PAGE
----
Relationship between vaginal microbial dysbiosis, inflammation, and pregnancy outcomes in cervical cerclage

Lindsay M. Kindinger, David A. MacIntyre*, Yun S. Lee, Julian R. Marchesi, Ann Smith, Julie A.K. McDonald, Vasso Terzidou, Joanna R. Cook, Christoph Lees, Fidan Israfil-Bayli, Yazmin Faiza, Philip Toozs-Hobson, Mark Slack, Stefano Cacciatore, Elaine Holmes, Jeremy K. Nicholson, T. G. Teoh, Phillip R. Bennett

*Corresponding author for this work

Research output: Contribution to journalJournal Article peer-review

128 Scopus citations

Abstract

Preterm birth, the leading cause of death in children under 5 years, may be caused by inflammation triggered by ascending vaginal infection. About 2 million cervical cerclages are performed annually to prevent preterm birth. The procedure is thought to provide structural support and maintain the endocervical mucus plug as a barrier to ascending infection. Two types of suture material are used for cerclage: monofilament or multifilament braided. Braided sutures are most frequently used, although no evidence exists to favor them over monofilament sutures. We assessed birth outcomes in a retrospective cohort of 678 women receiving cervical cerclage in five UK university hospitals and showed that braided cerclage was associated with increased intrauterine death (15% versus 5%; P = 0.0001) and preterm birth (28% versus 17%; P = 0.0006) compared to monofilament suture. To understand the potential underlying mechanism, we performed a prospective, longitudinal study of the vaginal microbiome in women at risk of preterm birth because of short cervical length (≥25 mm) who received braided (n = 25) or monofilament (n = 24) cerclage under comparable circumstances. Braided suture induced a persistent shift toward vaginal microbiome dysbiosis characterized by reduced Lactobacillus spp. and enrichment of pathobionts. Vaginal dysbiosis was associated with inflammatory cytokine and interstitial collagenase excretion into cervicovaginal fluid and premature cervical remodeling. Monofilament suture had comparatively minimal impact upon the vaginal microbiome and its interactions with the host. These data provide in vivo evidence that a dynamic shift of the human vaginal microbiome toward dysbiosis correlates with preterm birth.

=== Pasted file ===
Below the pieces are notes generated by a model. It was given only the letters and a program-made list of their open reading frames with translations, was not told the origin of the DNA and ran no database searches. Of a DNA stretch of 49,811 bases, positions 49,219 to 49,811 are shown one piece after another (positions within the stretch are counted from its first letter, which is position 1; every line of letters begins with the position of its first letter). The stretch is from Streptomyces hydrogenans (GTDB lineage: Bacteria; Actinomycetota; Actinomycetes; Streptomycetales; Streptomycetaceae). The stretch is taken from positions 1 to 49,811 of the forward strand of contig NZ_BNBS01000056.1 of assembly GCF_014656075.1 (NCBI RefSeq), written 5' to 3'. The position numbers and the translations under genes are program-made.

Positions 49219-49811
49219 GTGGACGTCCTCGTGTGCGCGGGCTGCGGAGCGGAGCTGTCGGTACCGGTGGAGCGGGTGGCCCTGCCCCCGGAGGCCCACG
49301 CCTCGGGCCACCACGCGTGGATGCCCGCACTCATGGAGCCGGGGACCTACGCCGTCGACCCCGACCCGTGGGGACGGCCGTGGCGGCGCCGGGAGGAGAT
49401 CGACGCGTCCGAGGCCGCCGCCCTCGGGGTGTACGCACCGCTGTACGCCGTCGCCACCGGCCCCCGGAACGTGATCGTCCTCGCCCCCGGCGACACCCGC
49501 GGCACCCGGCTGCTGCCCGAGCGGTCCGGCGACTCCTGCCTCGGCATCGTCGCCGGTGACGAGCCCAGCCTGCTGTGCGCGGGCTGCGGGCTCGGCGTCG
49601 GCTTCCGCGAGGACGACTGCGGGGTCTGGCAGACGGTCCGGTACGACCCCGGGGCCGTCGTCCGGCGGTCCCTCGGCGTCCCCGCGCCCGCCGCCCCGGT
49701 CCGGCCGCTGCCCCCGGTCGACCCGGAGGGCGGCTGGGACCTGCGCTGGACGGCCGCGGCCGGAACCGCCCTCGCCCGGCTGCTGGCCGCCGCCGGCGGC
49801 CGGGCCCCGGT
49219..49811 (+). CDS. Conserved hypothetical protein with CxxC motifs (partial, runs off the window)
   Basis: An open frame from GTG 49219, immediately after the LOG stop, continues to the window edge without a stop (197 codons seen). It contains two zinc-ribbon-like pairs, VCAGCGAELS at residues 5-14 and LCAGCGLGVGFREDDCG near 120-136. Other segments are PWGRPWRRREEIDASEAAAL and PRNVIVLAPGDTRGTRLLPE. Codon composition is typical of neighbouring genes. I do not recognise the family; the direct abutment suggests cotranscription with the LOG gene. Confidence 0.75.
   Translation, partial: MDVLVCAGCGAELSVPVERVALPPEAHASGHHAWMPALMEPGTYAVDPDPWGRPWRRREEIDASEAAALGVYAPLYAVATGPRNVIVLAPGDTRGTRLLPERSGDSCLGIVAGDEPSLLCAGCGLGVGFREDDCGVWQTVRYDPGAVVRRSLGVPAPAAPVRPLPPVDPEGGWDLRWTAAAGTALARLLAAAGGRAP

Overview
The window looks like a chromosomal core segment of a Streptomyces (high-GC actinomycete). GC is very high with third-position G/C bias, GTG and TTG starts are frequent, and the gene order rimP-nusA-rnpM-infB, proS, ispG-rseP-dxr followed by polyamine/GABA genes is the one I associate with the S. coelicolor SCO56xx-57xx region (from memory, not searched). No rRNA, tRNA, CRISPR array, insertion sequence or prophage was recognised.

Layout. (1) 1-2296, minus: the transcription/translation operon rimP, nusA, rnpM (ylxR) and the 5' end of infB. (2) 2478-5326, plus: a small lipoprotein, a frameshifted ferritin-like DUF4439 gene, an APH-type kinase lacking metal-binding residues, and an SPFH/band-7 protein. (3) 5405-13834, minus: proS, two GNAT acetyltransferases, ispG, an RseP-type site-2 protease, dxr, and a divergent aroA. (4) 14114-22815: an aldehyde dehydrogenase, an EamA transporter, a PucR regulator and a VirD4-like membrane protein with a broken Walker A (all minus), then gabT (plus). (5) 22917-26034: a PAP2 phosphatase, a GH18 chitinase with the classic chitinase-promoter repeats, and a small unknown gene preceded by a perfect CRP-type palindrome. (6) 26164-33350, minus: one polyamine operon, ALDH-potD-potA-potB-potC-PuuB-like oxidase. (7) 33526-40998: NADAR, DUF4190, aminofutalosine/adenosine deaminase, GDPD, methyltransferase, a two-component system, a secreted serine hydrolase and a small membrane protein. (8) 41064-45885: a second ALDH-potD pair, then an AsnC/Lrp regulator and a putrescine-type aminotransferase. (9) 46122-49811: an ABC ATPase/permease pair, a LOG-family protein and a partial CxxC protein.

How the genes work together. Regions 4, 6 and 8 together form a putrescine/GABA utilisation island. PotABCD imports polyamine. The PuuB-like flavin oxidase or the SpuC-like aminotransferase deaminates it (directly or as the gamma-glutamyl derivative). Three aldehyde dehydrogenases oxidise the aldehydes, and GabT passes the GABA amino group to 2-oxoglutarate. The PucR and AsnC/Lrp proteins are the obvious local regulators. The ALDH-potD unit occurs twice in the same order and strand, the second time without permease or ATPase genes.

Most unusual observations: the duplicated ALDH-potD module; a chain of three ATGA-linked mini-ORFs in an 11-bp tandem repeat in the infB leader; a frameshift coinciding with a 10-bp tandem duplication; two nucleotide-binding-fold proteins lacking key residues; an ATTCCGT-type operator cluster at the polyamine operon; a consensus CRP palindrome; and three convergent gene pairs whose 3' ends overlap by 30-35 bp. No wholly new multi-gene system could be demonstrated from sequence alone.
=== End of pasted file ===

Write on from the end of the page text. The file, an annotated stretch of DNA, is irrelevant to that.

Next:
Original languageEnglish
Pages (from-to)350ra102
JournalScience Translational Medicine
Volume8
Issue number350
DOIs
StatePublished - 03 08 2016
Externally publishedYes

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